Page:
At this point, most colleges and universities are virtual or hybrid. Many made the decision before classes started or after a virus outbreak prompted them to change course. However, there are a handful of schools that reopened and managed to successfully keep their students on campus.
Here are three reasons they have been able to stay open.
The schools are committed to testing and tracking. Although some college campuses only required testing upon arrival to campus at the start of the semester, other schools have executed a plan to continue testing.
At some schools, a student, faculty, or staff member does not need to show symptoms or come into contact with someone who tested positive to get tested. Anyone who wants to be tested has access to a test and the support to get it done. This invites more frequent testing and monitoring of individual conditions, and it gives schools the ability to act quickly if and when someone tests positive.
When it comes to tracking, schools are using technology and other tools to measure the community spread and follow guidelines to mitigate risk. Tools such as Virus SAFE EDU help everyone get on the same page when it comes to processes and protocols and tracking sanitization and cleaning. These tools hold schools accountable and help everyone understand what to do, when to do it, and why it matters.
The communities have an “in it together” mentality. It seems obvious, but one-off efforts or guidelines students refuse to follow do not work. One-way communication and a lack of mutual respect prevent progress. Without buy-in from everyone in the community, there is a slim chance protocols will be followed and health and safety guidelines upheld.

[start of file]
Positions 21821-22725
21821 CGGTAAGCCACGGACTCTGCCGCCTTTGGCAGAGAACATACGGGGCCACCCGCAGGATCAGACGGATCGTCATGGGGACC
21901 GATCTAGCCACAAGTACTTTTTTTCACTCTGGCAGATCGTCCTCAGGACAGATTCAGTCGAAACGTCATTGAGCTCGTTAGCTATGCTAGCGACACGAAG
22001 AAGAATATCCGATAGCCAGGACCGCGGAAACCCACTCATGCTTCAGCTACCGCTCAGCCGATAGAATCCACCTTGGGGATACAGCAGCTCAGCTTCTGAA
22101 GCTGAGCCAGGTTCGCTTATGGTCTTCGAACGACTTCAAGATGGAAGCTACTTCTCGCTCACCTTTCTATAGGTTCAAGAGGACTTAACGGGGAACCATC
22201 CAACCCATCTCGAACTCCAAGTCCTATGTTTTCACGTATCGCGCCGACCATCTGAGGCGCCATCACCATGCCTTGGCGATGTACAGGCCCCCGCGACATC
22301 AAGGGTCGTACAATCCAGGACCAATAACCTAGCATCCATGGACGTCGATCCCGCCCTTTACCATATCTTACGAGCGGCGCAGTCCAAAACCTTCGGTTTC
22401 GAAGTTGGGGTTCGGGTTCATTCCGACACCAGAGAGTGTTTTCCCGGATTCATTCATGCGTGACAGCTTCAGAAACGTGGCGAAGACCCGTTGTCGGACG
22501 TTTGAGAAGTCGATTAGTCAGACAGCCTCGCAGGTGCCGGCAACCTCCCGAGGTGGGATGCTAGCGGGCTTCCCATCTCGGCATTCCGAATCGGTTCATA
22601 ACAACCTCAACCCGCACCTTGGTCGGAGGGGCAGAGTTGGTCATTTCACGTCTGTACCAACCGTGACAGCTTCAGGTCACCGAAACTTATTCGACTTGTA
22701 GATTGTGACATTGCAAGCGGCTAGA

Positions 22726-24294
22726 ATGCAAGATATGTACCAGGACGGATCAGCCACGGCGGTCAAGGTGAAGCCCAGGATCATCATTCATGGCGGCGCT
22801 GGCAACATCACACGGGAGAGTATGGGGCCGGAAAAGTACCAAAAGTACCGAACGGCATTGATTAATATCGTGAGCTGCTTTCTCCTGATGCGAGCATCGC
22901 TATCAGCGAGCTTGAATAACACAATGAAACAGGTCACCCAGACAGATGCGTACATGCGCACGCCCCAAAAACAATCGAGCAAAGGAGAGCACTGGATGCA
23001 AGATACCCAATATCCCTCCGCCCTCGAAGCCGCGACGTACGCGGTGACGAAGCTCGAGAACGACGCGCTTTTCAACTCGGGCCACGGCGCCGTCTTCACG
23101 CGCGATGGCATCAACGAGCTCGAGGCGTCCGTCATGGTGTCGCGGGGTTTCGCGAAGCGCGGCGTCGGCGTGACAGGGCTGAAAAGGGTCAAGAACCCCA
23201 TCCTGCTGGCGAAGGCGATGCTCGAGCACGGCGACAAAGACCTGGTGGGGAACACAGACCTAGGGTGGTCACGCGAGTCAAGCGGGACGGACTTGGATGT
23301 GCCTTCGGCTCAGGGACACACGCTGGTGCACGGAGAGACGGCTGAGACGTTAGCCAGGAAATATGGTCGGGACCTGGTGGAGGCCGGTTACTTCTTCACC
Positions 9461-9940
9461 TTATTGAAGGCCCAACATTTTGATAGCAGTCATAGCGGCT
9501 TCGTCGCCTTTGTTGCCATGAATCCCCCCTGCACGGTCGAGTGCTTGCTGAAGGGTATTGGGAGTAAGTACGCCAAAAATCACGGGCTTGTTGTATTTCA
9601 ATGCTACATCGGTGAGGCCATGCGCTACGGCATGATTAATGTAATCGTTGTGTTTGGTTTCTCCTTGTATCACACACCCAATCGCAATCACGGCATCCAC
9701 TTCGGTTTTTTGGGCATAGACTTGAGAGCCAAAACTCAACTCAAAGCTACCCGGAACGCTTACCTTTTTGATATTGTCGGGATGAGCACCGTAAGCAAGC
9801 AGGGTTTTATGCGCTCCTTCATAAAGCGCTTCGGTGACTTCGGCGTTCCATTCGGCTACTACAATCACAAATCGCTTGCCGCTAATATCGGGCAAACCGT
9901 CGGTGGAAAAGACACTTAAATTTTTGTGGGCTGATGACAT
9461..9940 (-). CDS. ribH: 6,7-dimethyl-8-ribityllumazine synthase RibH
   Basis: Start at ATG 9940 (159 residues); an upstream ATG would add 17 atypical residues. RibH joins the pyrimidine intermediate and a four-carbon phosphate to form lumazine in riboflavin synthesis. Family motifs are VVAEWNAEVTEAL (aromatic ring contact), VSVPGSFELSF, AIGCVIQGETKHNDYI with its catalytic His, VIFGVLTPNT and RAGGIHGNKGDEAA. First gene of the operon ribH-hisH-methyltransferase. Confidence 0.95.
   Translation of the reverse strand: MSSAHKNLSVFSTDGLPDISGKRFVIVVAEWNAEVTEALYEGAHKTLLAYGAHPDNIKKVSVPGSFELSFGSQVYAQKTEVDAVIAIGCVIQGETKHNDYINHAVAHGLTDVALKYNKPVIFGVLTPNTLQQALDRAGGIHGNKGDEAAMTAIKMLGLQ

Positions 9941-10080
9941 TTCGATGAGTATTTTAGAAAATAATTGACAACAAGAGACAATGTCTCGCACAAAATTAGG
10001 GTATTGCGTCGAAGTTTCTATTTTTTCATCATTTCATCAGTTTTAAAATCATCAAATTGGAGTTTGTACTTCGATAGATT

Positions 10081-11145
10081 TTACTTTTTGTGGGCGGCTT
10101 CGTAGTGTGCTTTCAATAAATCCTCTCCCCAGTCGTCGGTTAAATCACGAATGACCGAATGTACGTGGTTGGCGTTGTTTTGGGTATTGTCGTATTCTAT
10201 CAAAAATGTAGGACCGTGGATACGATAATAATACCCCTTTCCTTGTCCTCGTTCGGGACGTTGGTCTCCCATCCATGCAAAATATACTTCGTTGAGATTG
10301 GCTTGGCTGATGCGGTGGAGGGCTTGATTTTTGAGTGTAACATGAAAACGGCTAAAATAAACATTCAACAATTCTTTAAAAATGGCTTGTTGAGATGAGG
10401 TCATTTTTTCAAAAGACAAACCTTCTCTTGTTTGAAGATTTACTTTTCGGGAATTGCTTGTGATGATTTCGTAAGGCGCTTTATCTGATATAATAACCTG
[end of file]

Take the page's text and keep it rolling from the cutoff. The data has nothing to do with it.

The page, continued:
Schools that reported few or no virus cases on campus are those with a community-focused mentality. Their messaging invites students, faculty, and staff to do their part to stop the spread and keep the campus virus-free. It’s about protecting the community and protecting individuals.
Communication efforts with this message strategy stem from the school’s core values and are inherent in their DNA. This also works when the school has the ability to communicate the importance of students having respect for one another and trust that they can—and should—act in the best interests of their community.
The surrounding community spread rate is low. While this is not necessarily a controllable factor, schools are more likely to remain open in places where community spread in the surrounding cities and counties is low. If the community beyond campus is adhering to stricter guidelines put forth by local governments, those living in the area are more compliant. Therefore, there’s a lower rate of contracting and spreading the virus.
The ‘healthier’ outside environment lessens the chance that students venturing off campus will catch the virus. And those students could be positively influenced to follow protocols as everyone around them does the same.
It all boils down to our basic abilities to outline what needs to be done, get others on board to comply, and keep tabs on the progress. The controllable factors are just that—controllable.
If colleges and universities continue to control what they can and have students, staff, and faculty play their part in maintaining a safe and healthy environment, those schools will have the best chance of opening and staying open. Tools like VirusSAFE EDU can and will help. Remember, we are all in this together.